Eastern Kingbird, Passerines, Dimorphism (Animals)
Among socially monogamous birds, standard metrics suggest that males are only ∼5% larger than females. An untested assumption is that, with the exception of reproductive systems, males and females are scaled mirror images of one another. I used external morphological and skeletal data, and information on muscle mass and organ size, to test this assumption in a population of breeding Eastern Kingbirds (Tyrannus tyrannus). Male and female Eastern Kingbirds exhibited no differences in body mass or standard measures of size, except in a longer (∼6%) wing chord and tail in males. However, keel length, a character rarely measured in the field, was 9.7% larger in males. In principal component analysis, overall body size (PC1) failed to differ between the sexes unless keel length was included. Analysis of 16 skeletal characters also showed that only the bones associated with flight were larger in males. However, the most significant differences between the sexes was that lean dry pectoral muscle mass (LDPMM) was nearly 30% greater in males, whereas the alimentary tract was 27.5% heavier in females. Females also carried more fat. In both sexes, LDPMM scaled in a positive allometric manner with body mass (i.e., slope > 1.0), but the significantly higher slope of males suggested especially strong selection for large muscle mass and, presumably, greater power generation during flight. Eastern Kingbirds thus exhibit pronounced cryptic sexual size dimorphism, but it is not clear whether natural or sexual selection is responsible. These data call for a broader perspective for measuring and a re-evaluation of sexual size dimorphism in other socially monogamous species.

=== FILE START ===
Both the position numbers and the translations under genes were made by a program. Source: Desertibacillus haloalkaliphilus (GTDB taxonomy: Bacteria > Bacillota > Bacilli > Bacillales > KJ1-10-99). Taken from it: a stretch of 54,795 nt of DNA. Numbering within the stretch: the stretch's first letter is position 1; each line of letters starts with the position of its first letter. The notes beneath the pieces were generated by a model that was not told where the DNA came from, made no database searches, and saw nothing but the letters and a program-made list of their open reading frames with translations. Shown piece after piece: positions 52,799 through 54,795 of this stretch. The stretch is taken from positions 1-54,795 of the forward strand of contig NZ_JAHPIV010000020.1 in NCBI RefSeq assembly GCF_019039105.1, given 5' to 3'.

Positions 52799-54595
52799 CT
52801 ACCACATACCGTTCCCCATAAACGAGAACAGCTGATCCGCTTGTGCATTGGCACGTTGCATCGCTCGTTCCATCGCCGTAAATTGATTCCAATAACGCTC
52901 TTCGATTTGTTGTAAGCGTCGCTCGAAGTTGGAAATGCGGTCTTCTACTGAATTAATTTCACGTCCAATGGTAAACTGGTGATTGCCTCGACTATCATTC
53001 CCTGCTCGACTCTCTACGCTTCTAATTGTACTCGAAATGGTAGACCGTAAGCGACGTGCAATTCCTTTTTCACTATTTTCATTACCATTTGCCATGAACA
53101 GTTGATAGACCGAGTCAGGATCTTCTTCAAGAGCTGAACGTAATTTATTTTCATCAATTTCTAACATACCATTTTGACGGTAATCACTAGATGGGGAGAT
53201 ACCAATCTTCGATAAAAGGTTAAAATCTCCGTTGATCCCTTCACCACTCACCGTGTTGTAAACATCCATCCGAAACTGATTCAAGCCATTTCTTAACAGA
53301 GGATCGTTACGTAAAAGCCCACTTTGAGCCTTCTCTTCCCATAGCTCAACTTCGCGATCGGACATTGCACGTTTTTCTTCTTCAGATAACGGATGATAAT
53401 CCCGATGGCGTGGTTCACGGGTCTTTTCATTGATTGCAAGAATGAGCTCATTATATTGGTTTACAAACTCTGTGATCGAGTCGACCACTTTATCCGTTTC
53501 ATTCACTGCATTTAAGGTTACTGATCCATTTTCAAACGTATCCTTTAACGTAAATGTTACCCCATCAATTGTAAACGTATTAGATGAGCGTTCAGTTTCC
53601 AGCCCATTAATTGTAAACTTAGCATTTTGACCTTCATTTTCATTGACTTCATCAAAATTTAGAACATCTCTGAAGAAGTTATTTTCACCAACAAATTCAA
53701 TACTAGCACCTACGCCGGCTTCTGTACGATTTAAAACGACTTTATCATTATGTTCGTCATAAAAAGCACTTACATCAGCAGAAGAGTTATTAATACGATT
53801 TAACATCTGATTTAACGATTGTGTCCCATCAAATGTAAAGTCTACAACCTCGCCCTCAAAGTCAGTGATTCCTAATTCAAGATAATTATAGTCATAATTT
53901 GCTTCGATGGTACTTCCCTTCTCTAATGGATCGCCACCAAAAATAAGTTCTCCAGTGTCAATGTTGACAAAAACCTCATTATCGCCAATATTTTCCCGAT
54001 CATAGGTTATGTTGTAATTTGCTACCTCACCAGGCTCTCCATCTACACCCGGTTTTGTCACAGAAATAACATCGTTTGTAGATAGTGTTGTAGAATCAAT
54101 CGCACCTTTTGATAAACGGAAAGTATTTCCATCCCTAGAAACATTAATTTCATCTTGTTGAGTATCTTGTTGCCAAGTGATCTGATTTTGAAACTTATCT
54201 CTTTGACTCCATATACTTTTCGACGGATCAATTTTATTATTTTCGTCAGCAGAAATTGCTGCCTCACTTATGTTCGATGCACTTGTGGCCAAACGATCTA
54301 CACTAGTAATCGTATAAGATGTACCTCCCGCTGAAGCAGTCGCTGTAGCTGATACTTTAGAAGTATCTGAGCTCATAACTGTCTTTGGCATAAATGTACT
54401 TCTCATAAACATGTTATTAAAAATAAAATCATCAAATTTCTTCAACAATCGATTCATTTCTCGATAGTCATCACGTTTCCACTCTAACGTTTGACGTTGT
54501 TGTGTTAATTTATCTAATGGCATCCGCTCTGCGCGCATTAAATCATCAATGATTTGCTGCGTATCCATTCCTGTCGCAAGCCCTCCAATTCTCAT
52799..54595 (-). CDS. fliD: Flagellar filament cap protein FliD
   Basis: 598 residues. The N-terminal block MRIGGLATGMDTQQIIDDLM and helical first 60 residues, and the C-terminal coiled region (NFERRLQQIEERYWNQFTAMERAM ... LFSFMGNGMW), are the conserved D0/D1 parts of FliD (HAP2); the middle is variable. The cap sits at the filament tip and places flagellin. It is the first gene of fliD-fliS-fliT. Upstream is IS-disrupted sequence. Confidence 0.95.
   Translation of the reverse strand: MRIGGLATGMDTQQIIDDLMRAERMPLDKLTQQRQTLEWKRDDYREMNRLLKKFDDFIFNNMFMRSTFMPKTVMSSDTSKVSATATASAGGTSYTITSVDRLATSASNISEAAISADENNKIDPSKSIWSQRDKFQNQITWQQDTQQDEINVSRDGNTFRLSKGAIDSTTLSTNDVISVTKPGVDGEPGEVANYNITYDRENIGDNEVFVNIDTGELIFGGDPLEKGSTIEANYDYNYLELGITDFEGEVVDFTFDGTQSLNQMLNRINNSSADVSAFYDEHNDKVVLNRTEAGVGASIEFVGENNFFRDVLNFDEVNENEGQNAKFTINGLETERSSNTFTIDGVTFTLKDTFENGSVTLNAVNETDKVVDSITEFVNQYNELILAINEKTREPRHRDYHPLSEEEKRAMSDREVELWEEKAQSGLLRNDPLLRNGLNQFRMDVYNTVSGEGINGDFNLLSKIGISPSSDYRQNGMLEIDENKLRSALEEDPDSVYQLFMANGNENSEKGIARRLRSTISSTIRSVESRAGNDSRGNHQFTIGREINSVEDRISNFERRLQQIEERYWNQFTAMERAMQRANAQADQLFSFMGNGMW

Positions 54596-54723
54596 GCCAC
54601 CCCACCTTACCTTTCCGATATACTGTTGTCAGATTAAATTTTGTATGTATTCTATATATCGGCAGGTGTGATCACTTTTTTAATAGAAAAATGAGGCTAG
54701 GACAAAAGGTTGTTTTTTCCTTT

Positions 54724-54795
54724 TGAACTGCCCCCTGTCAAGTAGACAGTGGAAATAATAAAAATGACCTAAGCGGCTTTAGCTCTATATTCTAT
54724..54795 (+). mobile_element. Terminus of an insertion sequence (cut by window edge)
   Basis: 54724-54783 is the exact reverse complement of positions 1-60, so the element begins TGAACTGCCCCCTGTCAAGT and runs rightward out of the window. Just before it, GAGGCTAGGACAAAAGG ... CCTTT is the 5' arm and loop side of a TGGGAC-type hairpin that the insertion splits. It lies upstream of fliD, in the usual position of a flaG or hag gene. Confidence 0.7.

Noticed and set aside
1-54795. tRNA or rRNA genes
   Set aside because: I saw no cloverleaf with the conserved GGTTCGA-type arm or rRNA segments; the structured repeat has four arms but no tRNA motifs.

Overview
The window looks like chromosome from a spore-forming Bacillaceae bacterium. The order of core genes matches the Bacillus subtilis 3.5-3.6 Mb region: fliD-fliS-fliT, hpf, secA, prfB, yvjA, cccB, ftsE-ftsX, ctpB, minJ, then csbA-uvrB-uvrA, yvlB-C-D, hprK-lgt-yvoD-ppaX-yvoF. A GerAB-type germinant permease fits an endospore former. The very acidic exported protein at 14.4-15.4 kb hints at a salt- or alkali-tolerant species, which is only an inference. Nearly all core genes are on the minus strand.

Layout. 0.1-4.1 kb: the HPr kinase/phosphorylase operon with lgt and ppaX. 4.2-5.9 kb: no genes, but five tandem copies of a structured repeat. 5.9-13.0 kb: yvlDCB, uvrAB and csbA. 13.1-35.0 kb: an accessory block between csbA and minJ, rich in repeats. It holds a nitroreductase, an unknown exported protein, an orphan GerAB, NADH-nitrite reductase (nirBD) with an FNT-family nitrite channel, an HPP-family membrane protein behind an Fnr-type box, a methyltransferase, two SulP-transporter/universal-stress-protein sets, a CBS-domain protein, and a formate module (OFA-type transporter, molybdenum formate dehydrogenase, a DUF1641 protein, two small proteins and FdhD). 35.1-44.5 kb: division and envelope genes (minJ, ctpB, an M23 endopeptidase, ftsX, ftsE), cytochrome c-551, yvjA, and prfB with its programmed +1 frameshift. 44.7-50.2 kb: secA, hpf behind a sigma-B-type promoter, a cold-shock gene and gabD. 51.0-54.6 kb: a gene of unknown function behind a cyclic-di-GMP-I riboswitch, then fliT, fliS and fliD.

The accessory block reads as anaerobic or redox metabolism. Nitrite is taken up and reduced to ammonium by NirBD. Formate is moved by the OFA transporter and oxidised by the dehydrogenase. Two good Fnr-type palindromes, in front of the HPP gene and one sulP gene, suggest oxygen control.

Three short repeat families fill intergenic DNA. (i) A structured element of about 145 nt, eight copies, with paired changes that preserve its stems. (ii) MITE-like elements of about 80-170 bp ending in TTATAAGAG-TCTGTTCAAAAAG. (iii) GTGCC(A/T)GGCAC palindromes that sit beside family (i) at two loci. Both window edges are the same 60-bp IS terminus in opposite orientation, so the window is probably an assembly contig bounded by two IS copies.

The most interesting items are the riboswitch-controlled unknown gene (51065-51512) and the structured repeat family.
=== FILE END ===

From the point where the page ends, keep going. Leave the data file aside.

Murphy, Michael T., "A Cautionary Tale: Cryptic Sexual Size Dimorphism in a Socially Monogamous Passerine" (2007). Biology Faculty Publications and Presentations. 69.